Yesterday I completed the journey over the border, making it from north San Diego to Ensenada by day’s end. It was the longest and toughest day so far. I clocked in at around 160 km (100 miles) but it felt much longer, struggling as I was probably 30-40km before Ensenada.
I was mentally and physically exhausted by day’s end. It should have been no surprise that crossing the border and getting out of Tijuana didn’t quite go according to plan…
The day before leaving I was feeling quite down about leaving San Diego. I’d got pretty comfortable there, enjoying the rest and being able to relax. I considered staying longer, but figured that perhaps I’d still feel the same when it came to leave. So, decision confirmed, I planned an early start to give me as much time as possible for the day ahead.
I was up later than hoped but managed to get away by 8am. My intended short stop at Café Virtuoso (a local Fair Trade coffee roaster) turned into a much longer but great experience (see previous post). But after the tasting and lingering talking to Stephan and Rigo for a while, I had to get back on the road. I still had several miles to the border.
Passing through San Ysidro, the final US town, I got a sense of what was to come with two main smells beginning to dominate. Money (cambio booths everywhere) and fast food. But I pressed on and had a surprisingly uneventful crossing. The border turnstiles almost contrive to put a block on cyclists passing through but were just wide enough for loaded-up Edna. I found the immigration office, got my tourist visa, suncreamed up and was on my way again. Now for the fun part – which way is it to Ensenada?
To make things interesting for newbies, there are two routes – the free and the toll . And I thought I’d found the right way, following the signs, only to roll up to the start of the toll road 8km out of town and be told to turn back around. Not good; I was already behind schedule. On the way back to Tijuana I missed the sign (that didn’t exist) but back in the city centre I managed to get on the right path after asking a passing cyclist the way. It meant another detour through Tijuana, which was a messy riot of fumes and food and music. Complete contrast to anything I’d experienced in the US. The ride out of Tijuana was long and arduous and became mentally exhausting. Lots of traffic, no bike lanes, distractions everywhere. It made cycling through LA seem like a picnic.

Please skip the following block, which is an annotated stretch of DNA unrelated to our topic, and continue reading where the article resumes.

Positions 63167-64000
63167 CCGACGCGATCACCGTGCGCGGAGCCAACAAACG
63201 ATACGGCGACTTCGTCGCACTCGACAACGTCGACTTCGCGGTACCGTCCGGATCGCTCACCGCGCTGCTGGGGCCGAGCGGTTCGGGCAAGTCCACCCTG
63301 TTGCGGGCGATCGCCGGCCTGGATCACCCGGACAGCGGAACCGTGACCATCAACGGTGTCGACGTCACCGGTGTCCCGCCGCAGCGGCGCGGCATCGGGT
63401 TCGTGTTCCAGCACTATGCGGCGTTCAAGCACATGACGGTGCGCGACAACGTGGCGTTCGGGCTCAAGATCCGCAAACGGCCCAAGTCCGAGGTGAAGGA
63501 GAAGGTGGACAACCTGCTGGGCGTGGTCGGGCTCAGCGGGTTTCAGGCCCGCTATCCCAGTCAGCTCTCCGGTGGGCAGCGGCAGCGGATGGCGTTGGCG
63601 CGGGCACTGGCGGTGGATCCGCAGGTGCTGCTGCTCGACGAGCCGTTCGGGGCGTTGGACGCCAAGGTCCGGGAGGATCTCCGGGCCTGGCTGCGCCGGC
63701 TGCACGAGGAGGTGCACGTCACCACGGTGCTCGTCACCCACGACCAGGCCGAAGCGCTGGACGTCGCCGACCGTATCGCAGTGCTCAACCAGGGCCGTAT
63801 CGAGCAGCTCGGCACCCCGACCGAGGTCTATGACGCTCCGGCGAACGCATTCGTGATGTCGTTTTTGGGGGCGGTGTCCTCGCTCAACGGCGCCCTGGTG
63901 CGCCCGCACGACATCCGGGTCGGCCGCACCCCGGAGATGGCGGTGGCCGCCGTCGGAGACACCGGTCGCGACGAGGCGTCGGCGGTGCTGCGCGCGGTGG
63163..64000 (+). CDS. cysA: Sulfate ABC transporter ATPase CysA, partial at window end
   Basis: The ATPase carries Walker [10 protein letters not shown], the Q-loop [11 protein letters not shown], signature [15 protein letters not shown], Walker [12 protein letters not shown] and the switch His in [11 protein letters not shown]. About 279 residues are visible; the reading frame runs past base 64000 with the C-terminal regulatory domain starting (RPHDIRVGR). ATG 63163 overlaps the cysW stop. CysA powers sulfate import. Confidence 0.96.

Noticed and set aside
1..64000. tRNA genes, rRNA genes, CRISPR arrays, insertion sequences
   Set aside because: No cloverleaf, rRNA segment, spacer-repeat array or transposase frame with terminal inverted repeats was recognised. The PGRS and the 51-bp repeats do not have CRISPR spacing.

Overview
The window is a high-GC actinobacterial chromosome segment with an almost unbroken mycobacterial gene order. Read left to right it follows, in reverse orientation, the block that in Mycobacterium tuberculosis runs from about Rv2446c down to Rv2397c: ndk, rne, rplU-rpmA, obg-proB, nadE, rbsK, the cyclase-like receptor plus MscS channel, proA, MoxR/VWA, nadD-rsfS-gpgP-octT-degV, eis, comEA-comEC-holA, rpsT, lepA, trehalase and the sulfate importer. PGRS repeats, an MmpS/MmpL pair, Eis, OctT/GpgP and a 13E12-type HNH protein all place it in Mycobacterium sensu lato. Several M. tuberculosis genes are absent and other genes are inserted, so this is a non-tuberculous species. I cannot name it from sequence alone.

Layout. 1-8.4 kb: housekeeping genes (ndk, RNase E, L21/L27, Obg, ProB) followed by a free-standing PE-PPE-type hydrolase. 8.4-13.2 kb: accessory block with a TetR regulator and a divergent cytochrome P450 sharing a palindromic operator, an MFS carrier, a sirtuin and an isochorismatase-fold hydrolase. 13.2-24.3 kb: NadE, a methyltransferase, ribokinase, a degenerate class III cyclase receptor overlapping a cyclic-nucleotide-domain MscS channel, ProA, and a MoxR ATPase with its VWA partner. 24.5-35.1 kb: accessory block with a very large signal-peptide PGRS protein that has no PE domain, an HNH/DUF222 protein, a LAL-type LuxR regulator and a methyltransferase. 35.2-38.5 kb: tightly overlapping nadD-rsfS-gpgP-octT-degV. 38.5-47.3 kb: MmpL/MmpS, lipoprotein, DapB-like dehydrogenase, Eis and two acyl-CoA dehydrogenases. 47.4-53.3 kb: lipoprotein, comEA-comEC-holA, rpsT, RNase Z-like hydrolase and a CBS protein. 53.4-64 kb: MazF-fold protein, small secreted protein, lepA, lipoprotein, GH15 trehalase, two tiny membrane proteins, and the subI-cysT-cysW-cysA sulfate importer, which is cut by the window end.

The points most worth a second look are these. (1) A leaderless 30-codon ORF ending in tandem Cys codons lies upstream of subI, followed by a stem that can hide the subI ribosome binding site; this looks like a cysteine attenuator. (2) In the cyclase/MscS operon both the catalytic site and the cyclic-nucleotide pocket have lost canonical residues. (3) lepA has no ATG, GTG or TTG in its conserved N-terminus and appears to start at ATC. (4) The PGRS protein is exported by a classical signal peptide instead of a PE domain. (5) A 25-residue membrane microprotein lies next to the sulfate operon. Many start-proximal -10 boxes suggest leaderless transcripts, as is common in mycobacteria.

Rolling through the subsequent towns was so different to anything before. Rosarito and beyond are just long strips of getup for tourists. Roadside shacks selling all kinds of food; litter; hotels & restaurants; people all about; cars (and some trucks) driving pretty much as they wish to. Many places in Baja have been going through a push for attracting more tourists but this stretch looks like it has bitten off too much, with many developments looking half-finished and untouched in a while.
I was in a bit of a rush to get to Ensenada before dark, and then had a push inland that led me through some hills that felt a lot bigger than they probably were. By then I’d been on the road for 5-6 hours and still had another two or three to go. I felt ready to stop even then. The remote countryside meant just pushing on as I passed through good and bad phases; I was determined to make it before dark.
One thing I was very happy about earlier in the day was soon after crossing the border when my concerns about leaving San Diego and the US were replaced by excitement of having reached Mexico. I felt good about being here and the new experiences that will bring.
With some relief I pulled in to the main tourist area of Ensenada and went to my intended stopover, only to be told it was full…luckily (or perhaps by strategy) the guy’s brother-in-law had another motel a couple of blocks away. An extravagant night for a double room (no singles) but I didn’t care by then. To have arrived safely and in good time was all I was thinking of. Oh, and dinner..